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PROPOSAL - following feedback from the ONAP TSC 2019-02-07 the POC definition for Dublin


Proof of concept

POC DEFINTION:

Proof of concept (PoC) is a realization of a certain method or idea in order to demonstrate its feasibility,[1] or a demonstration in principle with the aim of verifying that some concept or theory has practical potential. A proof of concept is usually small and may or may not be complete.(source: Wikipedia)


POC GUIDELINES:

  1. SPONSOR - Every POC shall have a named sponsor for the feature whom acts as spokesperson at all checkpoints/meetings.
  2. NON BLOCKING - POC (only) related defects shall not block the current release and not create any backward incompatibility
  3. COMPLIANCE - POC should be fully compliant with ONAP development guidelines, including development procedures.
    1. License/Vulnerabilities - POC development that includes entry points in the release version must comply with license scans and vulnerability fixes.
    2. Proprietary Components - PoC may include proprietary software or 3rd party software. It should be explicitly stated that the PoC is not contributing its software otherwise it is subject to CLAs. Note: The 3rd party software should comply with security guidelines otherwise there could be a backdoor vulnerability into ONAP.
    3. Security - PoC development shall be compliant to security guidelines and incorporate the latest security fixes so as not to create a security vulnerability.
    4. Performance - PoC should not impact the performance of the main code; this should be implied as it is kept in a separate Repo. The PoC development team should have an eye on ONAP performance if in the future it might be evolved to be incorporated into the ONAP platform.
    5. Back Doors - A POC should not introduce a back-door to the stable features so it must comply with security, code coverage, and license scans requirements.
    6. Resources - The PoC should perform an assessment to see that adequate resources are available such as PoC toolchains (Jenkins, Sonar, NexusID, LF resources, Test coverage resources etc).
    7. Approval for inclusion - The TSC or Use Case S/C shall approve the PoC to proceed as part of the current release.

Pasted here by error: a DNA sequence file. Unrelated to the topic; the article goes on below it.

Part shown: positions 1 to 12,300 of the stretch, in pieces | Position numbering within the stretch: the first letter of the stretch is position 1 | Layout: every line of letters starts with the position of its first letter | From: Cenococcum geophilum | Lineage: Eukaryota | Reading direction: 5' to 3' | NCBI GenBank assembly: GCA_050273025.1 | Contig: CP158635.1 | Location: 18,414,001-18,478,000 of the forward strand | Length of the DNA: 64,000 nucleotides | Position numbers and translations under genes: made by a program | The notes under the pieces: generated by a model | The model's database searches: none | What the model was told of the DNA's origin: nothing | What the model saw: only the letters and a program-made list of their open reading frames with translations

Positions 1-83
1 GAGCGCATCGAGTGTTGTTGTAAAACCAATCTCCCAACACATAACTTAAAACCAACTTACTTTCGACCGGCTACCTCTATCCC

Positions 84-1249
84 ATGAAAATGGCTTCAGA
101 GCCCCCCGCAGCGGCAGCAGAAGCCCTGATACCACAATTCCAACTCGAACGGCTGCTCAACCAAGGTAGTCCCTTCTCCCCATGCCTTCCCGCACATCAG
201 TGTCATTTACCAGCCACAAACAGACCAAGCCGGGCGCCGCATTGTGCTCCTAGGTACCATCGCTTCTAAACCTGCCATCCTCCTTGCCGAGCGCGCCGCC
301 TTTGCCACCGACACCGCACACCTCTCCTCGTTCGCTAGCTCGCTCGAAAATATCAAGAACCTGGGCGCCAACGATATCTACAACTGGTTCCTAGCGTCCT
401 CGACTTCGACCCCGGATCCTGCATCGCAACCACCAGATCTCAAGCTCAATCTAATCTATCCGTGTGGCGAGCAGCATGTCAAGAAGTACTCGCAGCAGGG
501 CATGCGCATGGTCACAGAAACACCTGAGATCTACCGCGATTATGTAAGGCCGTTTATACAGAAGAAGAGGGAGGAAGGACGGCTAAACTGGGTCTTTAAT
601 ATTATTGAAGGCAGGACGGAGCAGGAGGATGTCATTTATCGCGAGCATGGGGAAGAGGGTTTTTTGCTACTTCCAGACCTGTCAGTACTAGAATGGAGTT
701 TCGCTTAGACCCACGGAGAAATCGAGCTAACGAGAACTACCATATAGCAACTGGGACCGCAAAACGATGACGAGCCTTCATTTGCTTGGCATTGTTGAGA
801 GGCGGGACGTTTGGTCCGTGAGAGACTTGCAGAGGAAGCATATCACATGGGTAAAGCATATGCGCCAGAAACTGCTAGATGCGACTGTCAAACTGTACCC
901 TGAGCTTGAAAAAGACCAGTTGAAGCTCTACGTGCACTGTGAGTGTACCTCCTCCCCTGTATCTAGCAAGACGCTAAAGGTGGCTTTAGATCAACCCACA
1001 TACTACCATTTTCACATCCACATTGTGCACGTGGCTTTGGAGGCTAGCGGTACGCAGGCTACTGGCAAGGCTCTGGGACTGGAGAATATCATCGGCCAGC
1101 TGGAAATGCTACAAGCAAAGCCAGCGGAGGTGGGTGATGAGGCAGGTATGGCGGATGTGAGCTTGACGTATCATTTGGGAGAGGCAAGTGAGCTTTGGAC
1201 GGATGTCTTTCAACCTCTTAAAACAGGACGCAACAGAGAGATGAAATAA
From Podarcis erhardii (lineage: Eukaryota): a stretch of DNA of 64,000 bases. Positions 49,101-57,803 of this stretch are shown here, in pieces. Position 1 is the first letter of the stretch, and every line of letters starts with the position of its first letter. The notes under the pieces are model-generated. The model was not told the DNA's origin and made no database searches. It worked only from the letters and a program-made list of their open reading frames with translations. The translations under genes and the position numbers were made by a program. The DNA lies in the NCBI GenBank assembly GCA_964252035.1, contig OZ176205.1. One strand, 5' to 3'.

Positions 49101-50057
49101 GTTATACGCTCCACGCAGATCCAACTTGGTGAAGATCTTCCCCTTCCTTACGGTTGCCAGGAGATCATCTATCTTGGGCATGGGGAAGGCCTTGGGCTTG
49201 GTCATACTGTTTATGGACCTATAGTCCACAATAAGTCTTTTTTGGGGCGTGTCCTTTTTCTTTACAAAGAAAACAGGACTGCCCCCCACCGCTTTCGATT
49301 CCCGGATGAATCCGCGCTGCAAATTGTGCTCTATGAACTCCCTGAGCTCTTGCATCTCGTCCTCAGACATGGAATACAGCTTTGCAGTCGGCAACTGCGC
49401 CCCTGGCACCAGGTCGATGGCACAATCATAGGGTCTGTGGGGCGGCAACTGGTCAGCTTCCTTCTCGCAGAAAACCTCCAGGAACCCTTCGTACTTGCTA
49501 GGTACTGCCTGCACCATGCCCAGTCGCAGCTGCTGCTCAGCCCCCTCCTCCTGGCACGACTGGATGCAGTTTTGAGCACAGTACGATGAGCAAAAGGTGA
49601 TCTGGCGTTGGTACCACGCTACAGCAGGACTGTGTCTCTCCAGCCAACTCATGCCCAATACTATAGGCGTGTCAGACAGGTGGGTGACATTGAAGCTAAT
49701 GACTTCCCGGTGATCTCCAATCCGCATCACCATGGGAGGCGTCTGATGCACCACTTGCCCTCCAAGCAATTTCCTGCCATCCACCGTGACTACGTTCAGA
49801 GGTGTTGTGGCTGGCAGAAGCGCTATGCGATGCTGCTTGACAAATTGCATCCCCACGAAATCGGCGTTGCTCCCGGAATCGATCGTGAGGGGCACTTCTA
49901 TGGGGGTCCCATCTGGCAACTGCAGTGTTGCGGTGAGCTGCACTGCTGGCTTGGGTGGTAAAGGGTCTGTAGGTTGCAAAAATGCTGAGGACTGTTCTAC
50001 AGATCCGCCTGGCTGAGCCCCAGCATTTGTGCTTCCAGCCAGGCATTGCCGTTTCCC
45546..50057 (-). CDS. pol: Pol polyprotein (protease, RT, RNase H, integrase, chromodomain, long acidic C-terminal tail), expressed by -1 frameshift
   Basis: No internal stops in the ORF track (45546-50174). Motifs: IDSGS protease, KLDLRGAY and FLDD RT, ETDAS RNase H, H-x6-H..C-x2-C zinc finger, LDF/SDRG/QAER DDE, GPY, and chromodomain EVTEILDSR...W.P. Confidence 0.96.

4. INDEPENDENT OF MAIN RELEASE - PoC are not part of the (current) ONAP release product.
    1. Documentation - The PoC may have documentation in a wiki developed by the community; but will not be incorporated into the official release documentation.
    2. Independence - The PoC shall be kept independent of the official (current) release. The PoC shall not introduce any new requirements in the current release.
    3. Integration/Testing responsibility - There is no responsibility from the integration or test teams to test the PoC S/W. The testing, integration and use of the PoC shall be in the purview of the PoC development team.
    4. PoC Release Notes - PoC release notes may be developed by the PoC team, they may include details of functionality available, known issues, and known limitations/incomplete features to keep of track development issues as they arise and serve as a communication vehicle for those evolving the PoC in the future.
  5. CODE INDEPENDENCE - The PoC software shall be kept separate and independent of the main ONAP branch/repository.
    1. Common Code Usage - PoC software using common code, does not change the treatment of the common code with regards to completeness, S3P, documentation and other common code expectations.
    2. Separate Branch - PoC should be kept in separate repository branch. There should not be PoC S/W introduced into the main ONAP software branch. This prevents complications in testing and integration of the ONAP software in the main branch. The PoC should not modify any existing (current release) core ONAP components.
    3. Evolutionary Platform Software - EXCEPTION CASE: Under the blessing of a PTL for the platform component, there might be a situation where a PoC is demonstrating something to evolve the Platform component (e.g. SO, VID, VNF-SDK etc) and some of the PoC software may be included with in the CURRENT release. Experience has shown that it was important to merge PoC code in the current release to make the task manageable. Note: it is expect this would be most useful in large, multi-release PoCs.
  6. PROCESS - The PoC may follow a process during development.
    1. Milestones - The PoC team may follow some sort of development process. It is suggested that they use the Mx milestones/gates as the release progresses or some similar process. Note: it is expected that using a process would facilitate formal inclusion of the PoC in the subsequent ONAP release(s).
    2. Final Approval - The final approval of a PoC shall ultimately be determined by the sponsor/leader of the PoC (see Point #1). It is suggested that a "report" of how the PoC went to socialize and inform the TSC or other relevant teams.
    3. PoC Overlap - It is recommended that the PoC team socialize their PoC so that other teams working on Use cases and PoCs are aware of potential cross-interactions that might occur and overlap in scope and functionality.
  7. SCOPE - A PoC can be used to demonstrate functionality related to a project concept, a Use Case, functional or non-functional requirements, project specific extensions.
    1. Definition - It is the responsibility of the PoC team to define the scope and extent of the PoC. 
    2. Project Review - the PoC team shall review the PoC with impacted sub-committees (such a security and modeling S/C) and projects PTLs (such as A&AI and SDC).
  8. POC INCORPORATION - The point of a PoC is to demonstrate something (hopefully) useful. PoCs teams that wish to incorporate the PoC code into the main repository should follow the standard procedures for introducing new functionality and use cases in subsequent ONAP releases